The power of Collateralized Loan Obligations.
By Don Quijones, Spain, UK, & Mexico, editor at WOLF STREET.
“The global leveraged loan market is larger than – and growing as quickly as – the US subprime mortgage market was in 2006,” said the Bank of England’s Financial Policy Committee in the statement from its latest meeting. And the committee is “concerned by the rapid growth of leveraged lending.”
In terms of magnitude, the US and EU “leveraged loan” market combined now exceeds $1.3 trillion, up from $50 billion at the turn of the century.
A “leveraged loan” is a loan that is extended to junk-rated (BB+ or lower), over-indebted companies. These loans are considered too risky for banks to keep on their books. Instead, banks sell them to loan funds, or they package them into highly rated Collateralized Loan Obligations (CLOs) and sell them to CLO funds and other institutional investors. In the UK, over £38 billion ($50 billion) of these loans were issued in 2017 — more double the amount in 2016 — and a further £30 billion ($39 billion) has already been issued in 2018.
Leveraged loans are popular among investors because of the slightly higher interest rates they offer, and because they’re often based on floating rates, a positive in an environment where interest rates are rising. Investors earn a set amount of interest — the so-called margin — on top of the prevailing Libor benchmark rate. As the Libor rises, so too does the interest. The loans’ floating interest rates offer investors some degree of protection from rising rates, until, of course, the borrower defaults.
While banks benefit from issuing leveraged loans via hefty fees for arrangement, structuring and portfolio management, since these loans are typically sliced, diced and sold in global financial markets in classic sub-prime fashion. Among the biggest buyers are CLO funds.
One of the myriad problems with this practice, warns the Bank of England, is the acute lack of certainty about investors’ “ability to sustain losses without materially impacting financing conditions.” But if things do go south, the resulting pain may nevertheless end up boomerang back to the banks.
“The borrowing they [the risk-chasing investors] do is usually from a bank,” Douglas Diamond, a finance professor at the University of Chicago Booth School of Business, recently told Bloomberg. “They buy a loan from a bank, they borrow money from the bank to buy the loan from the bank — not necessarily the same bank. So the risk would ultimately get back to the bank balance sheets.”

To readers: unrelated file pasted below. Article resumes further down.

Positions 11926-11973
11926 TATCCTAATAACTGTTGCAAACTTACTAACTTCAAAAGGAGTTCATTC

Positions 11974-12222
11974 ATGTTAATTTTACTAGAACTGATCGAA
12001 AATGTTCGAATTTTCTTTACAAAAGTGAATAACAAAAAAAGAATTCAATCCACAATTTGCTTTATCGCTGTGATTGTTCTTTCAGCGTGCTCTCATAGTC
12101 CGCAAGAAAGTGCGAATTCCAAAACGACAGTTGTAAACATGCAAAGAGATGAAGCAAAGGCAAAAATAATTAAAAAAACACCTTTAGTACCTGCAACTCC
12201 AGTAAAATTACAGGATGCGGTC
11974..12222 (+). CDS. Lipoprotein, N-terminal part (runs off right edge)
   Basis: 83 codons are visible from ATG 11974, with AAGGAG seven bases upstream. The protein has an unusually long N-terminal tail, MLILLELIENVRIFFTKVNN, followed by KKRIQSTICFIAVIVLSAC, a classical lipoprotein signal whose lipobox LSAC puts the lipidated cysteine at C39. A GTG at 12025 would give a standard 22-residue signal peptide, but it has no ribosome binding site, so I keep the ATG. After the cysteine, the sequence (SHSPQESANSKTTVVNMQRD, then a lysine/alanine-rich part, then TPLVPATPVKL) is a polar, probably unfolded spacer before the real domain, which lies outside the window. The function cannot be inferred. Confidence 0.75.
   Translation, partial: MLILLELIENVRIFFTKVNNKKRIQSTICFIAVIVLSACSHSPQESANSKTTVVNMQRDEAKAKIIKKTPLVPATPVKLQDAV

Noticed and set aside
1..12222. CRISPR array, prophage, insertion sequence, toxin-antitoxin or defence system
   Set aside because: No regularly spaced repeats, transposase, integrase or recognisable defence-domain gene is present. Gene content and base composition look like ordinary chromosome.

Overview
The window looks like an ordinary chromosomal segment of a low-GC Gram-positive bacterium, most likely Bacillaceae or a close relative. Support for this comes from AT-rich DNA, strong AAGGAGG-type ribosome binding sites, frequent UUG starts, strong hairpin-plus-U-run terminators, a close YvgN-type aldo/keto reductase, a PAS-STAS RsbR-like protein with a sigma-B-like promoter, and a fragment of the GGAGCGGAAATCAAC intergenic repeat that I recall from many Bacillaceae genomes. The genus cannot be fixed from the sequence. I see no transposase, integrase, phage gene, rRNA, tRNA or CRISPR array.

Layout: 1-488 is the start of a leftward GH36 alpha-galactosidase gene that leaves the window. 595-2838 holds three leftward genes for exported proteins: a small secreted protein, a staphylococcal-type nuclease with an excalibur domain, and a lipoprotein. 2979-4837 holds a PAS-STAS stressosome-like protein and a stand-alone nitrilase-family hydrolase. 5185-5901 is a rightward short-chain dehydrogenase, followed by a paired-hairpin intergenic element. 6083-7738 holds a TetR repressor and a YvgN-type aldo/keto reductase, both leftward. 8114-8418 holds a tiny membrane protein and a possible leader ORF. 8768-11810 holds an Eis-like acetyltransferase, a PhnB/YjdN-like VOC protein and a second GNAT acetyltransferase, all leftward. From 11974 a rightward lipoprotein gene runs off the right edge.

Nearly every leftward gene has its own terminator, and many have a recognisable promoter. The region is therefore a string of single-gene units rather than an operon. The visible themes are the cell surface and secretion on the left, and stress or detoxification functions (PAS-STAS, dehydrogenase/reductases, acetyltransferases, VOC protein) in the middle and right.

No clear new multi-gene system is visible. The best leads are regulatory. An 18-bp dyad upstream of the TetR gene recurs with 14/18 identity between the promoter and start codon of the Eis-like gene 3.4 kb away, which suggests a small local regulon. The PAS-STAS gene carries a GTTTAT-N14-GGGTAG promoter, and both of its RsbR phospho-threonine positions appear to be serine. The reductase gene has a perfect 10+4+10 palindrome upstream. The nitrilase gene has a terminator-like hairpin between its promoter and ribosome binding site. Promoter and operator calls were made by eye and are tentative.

Taking junk bonds and leveraged loans together, the estimated stock of debt outstanding in UK non-investment grade firms is estimated to account for around one-fifth of total UK corporate sector debt. There have been similar increases across Europe and in the US, the Bank of England’s Financial Policy Committee pointed out. Since 2012, the leveraged loan market in the U.S has doubled in size to $1.1 trillion.
It’s perhaps no surprise that the riskiest corporate loans are surging on both sides of the Atlantic at a time that the number of so-called “zombie companies” is also exploding, in large part due to the central banks’ low interest rate policies, which have allowed moribund firms to stay alive much longer than they would have under normal conditions.
The Bank of England is not the only financial regulator sounding the alarm bells about leveraged lending. The IMF voiced its reservations about the loan market in its global financial stability report in April. “Signs of late credit cycle dynamics are already emerging in the leveraged loan market and, in some cases, are reminiscent of past episodes of investor excesses,” it warned.
Then, a couple of weeks ago, the Bank of International Settlements (BIS) added its voice, cautioning that rising interest rates around the globe could cause distress among the heavily indebted borrowers that depend on leveraged loans. According to the BIS, the total value of leveraged loans and high-yield bonds outstanding in Europe and the U.S. has doubled to around $2.6 trillion since the global financial crisis.
As the market has grown, the lending terms have loosened. Maintenance covenants require a borrower to meet certain financial tests every reporting period, usually quarterly. This provides lenders with basic protection against default by allowing them to exercise some degree of control over a borrower’s behavior. But such covenants entail additional costs for investors and many investors would rather forego those costs in order to maximize their returns.
In the UK the proportion of leveraged loans with maintenance covenants has plunged from close to 100% in 2010 to around 20% currently. These are the infamous “covenant lite” or “cov lite” loans — in other words, about 80% of the leveraged loans are cov lite. A similar scenario is playing out in the US.
As criticism of this trend rises, banks have begun hitting back. Credit Suisse, one of the largest players in the $1.3 trillion market for leveraged loans, sent a confidential letter to clients in September attempting to dampen their fears. The letter was duly passed on to The Financial Times, which a few days ago shared its content with its readers.
While the bank acknowledged the mounting concern about the recent explosion of leveraged loans, it claimed the fears were overdone. It also stressed that forecasts for loan defaults are still below long-term averages and that one of the largest buyers of the securities were CLOs, vehicles that “do not become forced sellers and actually provide consistent, stabilizing demand for loans”. The growth in the size of the leveraged loan market has also slowed since the years before the Financial Crisis and is “hardly an indication of excess,” it wrote. As the third-largest US manager of CLOs, Credit Suisse has every incentive to downplay the risks arising in the leveraged loan market. By Don Quijones.
This deal is “reminiscent of the kind of deal I would have seen in 2006 and 2007.” Read… Just How Wildly Exuberant is the Junk-Credit Market?
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What could go wrong with these loans!!! What an absolute mess.